AMSA UC Berkeley Environmental Justice Panel Discussion: I Got To Tell Them About Amin
April 16, 2021
I’m at bag #432 today lifetime plogging totals. At 9am Pacific Standard Time, but 12pm Eastern Time – the Sustainable Pharmacy Project Student group from VCU is having their #lesslittermorehealth unveil for their winners. I’m their spiritual voluntary non-university affiliated faculty advisor! I offered to fund their project but they found money! They are great students. I think this summer I need to travel out to Virginia to visit them, as my sister also lives nearby and I actually own a rental house there. So we are really connected through litter, healthcare and real estate. Bag #433 will be around the Residence Inn at the Marriot in Temecula. We are finishing our short vacation in Temecula Wine Country and it has been a good break. We went to three wineries yesterday, bought some local gifts for our son’s friends, ate great pizza outside socially distanced, appreciated sustainable traveling and marveled at all the trees and pollinator friendly plants around the wineries. We even went to the Walmart across the street, and I bought a Vegan Instapot approved cookbook and a romance novel. I read a lot less romance novels these days because I enjoy blogging so much, but I bought one and I’ll read it later today. We played card games last night, and I was able to teach my daughter spit/speed which is a game every child should know how to play.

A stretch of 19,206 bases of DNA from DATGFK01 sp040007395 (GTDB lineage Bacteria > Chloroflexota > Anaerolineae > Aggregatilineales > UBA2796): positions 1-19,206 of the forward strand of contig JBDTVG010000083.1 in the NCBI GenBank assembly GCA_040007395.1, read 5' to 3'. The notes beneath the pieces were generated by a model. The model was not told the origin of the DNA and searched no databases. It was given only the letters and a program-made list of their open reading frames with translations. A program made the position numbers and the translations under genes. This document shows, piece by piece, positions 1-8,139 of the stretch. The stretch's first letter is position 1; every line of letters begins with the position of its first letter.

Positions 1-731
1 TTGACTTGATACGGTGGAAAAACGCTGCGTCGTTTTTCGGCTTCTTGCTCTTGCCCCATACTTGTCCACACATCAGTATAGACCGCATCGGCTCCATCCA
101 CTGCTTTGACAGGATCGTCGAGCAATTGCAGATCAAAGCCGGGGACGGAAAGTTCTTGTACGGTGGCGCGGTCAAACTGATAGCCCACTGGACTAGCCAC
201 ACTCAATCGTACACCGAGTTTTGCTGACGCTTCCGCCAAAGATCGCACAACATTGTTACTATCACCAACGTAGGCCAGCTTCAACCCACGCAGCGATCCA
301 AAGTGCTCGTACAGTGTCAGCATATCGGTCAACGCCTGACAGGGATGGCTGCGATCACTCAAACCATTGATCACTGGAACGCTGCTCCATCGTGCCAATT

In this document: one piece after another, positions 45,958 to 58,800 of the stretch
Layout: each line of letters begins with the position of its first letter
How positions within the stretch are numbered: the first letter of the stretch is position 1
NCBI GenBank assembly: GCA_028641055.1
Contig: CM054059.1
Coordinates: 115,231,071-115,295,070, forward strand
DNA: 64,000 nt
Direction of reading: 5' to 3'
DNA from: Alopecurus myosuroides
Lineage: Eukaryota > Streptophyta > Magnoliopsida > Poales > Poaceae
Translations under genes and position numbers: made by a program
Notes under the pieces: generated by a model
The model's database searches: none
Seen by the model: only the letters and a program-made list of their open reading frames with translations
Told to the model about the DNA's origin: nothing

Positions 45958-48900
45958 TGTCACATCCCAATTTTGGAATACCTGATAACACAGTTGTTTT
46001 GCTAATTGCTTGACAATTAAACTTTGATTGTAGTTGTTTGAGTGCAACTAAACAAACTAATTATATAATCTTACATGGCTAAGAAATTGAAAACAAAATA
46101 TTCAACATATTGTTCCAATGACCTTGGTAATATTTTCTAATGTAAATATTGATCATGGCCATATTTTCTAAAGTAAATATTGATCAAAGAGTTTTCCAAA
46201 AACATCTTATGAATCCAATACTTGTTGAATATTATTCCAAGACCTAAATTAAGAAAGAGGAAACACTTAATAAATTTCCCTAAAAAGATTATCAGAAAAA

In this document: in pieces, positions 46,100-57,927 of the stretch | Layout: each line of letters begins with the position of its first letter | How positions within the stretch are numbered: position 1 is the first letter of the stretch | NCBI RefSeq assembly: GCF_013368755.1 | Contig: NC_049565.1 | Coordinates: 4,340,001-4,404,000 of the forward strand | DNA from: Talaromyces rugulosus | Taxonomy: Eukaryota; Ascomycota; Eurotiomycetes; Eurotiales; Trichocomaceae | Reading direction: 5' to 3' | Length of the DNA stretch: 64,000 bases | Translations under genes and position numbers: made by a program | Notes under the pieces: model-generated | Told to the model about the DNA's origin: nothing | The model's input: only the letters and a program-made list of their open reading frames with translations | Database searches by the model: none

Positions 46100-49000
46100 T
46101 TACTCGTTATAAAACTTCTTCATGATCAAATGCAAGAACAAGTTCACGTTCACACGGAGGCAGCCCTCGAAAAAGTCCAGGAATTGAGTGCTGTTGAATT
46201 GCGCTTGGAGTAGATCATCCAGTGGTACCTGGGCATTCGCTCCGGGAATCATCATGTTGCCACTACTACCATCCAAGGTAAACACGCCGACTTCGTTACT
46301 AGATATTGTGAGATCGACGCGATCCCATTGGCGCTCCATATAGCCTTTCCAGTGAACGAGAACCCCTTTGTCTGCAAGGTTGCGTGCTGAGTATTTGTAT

I mostly was able to disconnect from work, but did make one call into our secretary to check on a new per diem physician. Otherwise I kept things turned off and only checked my patient messages once and within 15 minures, was able to deal with all my patient results, messages, emails and concerns. That is what a clear and focused mind can do these days. I was also able to reply to a male colleage that no longer would the women physicians do the gynecology needs of his teenage patients automatically. It would now be returned to the male providers. It was never fair that automatically having the male pediatricians pass on all contraceptive concerns to the female providers. These are complex and time-intensive concerns, that should be cared for by whoever the primary pediatrician is whether it be male or female. We really don’t do pelvic exams in pediatrics anymore. It was a stark realization for me that for over a decade, doing all these contraceptive visits for male providers actually harms women’s careers. Not that patients are litter, but it is the same concept of dumping your trash on someone else’s property. Time talking over these complex concerns, means less time for women pediatricians to care for their own panels. And that is how we are measured, on the quality metrics of our own paneled patients. This is why few women were in leadership positions prior. The uncompensated work was given to women but not the plum committee positions. Planning the parties, doing contraceptive visits for non-paneled patients, “teaching” without the titles or the time, answering the nurses concerns (because the nurses always come to the women as many men put up barriers to answering these questions). The saving grace for me is that my father is in businessman and an accountant. When I saw a slightly older male physician receive a bonus for the work I did, I was livid. I did not need the money, as we are FISE (Financially Independent and will Save the Earth). It was the principal of it. That bonus money I could have donated to the rainforest trust. I had justly earned it and through dishonestly (indirect) someone else had received that bonus. That taught me very early on, who to trust and to look out for my own career trajectory. And that includes making sure other young women are fairly treated in departmental politics. It’s a whole new world, and it felt very good to send my beloved colleague the message that please stop by and ask us women the gynecology questions – but that the burden of taking care of the complete health of the female teen patient would remain with him. If he wanted to ask advice, I would be more than happy to give.